ISSUE #3: LINE OF CREDIT
A line of credit is a credit facility extended by a bank or other financial institution to a customer, that enables the customer to draw on the facility any time the customer needs funds. The customer could be a government, business or individual.
A line of credit is an arrangement between a financial institution, majorly a bank, and a customer that establishes the maximum loan amount a customer can borrow. Thus, the borrower can access funds from the line of credit at any time as long as they do not exceed the maximum amount or credit limit set in the arrangement and meet any other requirements such as making timely minimum payments.
A line of credit could be an overdraft limit, demand loan, special purpose, export packeting credit, term loan, discounting, purchase of commercial bills, traditional revolving credit card account etc. It is affectively a source of funds that can be effectively be tapped at the borrower’s discretion.
1. Unlike personal loans, borrowers are only charged interest on the funds they draw.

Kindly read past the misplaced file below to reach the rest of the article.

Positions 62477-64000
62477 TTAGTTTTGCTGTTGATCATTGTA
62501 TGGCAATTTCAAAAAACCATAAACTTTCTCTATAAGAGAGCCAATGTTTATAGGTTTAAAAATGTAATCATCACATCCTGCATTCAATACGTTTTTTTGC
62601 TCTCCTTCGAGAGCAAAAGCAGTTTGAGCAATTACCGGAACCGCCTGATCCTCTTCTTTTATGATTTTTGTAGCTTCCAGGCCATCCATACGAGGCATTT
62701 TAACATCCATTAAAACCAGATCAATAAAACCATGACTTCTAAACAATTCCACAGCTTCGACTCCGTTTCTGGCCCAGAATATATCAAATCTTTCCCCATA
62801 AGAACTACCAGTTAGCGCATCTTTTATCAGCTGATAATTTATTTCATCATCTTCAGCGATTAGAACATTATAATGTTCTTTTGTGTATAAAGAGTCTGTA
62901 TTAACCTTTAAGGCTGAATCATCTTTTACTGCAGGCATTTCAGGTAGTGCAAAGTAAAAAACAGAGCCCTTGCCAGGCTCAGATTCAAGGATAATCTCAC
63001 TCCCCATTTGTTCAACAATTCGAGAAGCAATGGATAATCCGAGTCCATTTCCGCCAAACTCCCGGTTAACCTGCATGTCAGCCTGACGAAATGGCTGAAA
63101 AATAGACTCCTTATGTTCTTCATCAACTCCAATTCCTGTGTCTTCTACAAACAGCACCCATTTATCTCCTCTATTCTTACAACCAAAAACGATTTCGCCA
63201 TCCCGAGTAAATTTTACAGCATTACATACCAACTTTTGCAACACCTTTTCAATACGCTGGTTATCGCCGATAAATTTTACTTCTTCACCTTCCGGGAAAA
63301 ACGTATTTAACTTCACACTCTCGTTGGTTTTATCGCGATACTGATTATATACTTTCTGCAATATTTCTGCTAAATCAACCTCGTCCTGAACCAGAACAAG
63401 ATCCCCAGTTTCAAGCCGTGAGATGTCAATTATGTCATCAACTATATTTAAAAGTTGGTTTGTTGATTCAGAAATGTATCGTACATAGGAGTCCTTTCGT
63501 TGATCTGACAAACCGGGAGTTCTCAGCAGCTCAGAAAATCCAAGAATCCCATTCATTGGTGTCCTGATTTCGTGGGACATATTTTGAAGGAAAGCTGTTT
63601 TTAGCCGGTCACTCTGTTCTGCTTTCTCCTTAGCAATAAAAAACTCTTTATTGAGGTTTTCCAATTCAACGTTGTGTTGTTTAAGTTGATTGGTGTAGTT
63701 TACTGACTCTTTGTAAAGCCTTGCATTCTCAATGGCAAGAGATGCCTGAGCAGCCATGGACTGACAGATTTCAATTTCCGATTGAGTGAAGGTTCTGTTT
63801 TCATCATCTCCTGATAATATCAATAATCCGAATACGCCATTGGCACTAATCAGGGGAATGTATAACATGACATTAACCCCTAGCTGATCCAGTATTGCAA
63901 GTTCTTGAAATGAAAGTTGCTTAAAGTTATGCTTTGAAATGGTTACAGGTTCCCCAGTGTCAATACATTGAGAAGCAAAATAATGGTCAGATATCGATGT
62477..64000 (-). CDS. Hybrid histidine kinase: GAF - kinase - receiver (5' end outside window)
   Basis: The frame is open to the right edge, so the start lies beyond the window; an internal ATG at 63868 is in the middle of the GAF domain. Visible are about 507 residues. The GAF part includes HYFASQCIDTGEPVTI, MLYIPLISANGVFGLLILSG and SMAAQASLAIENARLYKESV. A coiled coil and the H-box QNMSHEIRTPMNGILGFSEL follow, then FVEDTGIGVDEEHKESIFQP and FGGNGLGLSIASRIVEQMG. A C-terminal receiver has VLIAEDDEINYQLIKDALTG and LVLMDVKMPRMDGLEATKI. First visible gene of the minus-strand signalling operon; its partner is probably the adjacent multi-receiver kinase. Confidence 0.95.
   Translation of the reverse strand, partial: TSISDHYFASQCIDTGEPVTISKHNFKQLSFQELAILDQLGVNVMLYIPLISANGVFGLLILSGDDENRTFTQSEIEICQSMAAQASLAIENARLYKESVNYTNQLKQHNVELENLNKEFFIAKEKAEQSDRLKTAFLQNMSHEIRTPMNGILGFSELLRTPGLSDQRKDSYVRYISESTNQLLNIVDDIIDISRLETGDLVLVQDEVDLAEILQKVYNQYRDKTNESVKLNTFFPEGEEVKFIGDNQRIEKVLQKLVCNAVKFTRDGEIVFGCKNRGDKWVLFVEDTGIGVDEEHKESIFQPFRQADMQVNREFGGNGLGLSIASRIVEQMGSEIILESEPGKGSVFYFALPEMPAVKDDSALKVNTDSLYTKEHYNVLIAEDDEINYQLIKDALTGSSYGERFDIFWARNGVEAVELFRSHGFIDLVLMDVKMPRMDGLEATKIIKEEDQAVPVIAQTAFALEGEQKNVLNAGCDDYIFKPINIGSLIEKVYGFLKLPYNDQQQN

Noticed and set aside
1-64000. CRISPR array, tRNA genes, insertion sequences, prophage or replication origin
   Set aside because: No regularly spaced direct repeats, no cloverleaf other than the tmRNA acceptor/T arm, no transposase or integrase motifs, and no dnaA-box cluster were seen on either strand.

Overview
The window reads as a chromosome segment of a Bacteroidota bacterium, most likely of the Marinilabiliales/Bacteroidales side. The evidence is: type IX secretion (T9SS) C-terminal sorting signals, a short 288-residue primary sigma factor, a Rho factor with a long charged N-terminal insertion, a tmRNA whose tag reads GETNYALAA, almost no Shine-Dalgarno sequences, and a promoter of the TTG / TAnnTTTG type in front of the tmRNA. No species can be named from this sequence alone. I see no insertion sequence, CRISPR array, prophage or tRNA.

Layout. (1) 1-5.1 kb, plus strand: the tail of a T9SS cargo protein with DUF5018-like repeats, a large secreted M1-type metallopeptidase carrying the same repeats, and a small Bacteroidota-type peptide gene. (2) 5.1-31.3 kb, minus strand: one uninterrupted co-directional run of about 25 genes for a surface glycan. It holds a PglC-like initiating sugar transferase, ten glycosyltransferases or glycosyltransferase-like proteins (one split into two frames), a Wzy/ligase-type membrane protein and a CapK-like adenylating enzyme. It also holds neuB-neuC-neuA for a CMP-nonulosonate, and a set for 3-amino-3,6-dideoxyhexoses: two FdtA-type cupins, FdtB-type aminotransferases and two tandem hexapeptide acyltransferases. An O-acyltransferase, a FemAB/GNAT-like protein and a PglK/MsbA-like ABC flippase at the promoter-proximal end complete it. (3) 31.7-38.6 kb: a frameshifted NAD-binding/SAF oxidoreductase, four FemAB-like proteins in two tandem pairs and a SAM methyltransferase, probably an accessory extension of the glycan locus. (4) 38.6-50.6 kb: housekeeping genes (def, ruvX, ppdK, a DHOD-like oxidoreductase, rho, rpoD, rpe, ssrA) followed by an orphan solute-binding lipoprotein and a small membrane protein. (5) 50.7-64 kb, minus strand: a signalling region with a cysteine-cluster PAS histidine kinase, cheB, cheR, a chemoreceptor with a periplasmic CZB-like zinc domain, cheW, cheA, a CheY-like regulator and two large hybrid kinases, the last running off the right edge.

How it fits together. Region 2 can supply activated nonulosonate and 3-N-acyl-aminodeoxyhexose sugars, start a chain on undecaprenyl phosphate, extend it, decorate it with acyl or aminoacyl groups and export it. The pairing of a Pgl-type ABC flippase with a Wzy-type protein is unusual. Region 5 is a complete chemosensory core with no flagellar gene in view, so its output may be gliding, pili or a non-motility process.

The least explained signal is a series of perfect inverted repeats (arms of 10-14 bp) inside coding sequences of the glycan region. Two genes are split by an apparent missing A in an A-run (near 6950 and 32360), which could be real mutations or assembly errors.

2. The interest rate is often lower than that of a one time loan.
3. It also has built in flexibility in the sense that borrowers can request a certain amount, but they don’t have to use it all at once.
Lines of credit can be secured and unsecured. They are secured when the borrower provides a collateral by backing it up with a valuable asset or by other means. They are unsecured when they are not backed up with any security. There is no promise of collateral. The interest rate on a secured line of credit is usually much lower than that of an unsecured line of credit.
“Mr. Johnson asked the bank to open a new line of credit for him.”
“The newspaper said the bank provided a $380 million loan to the company and a $75 million line of credit.”
See you next week on the next issue of Finance “Yoga”. Remember, finance is not that hard.
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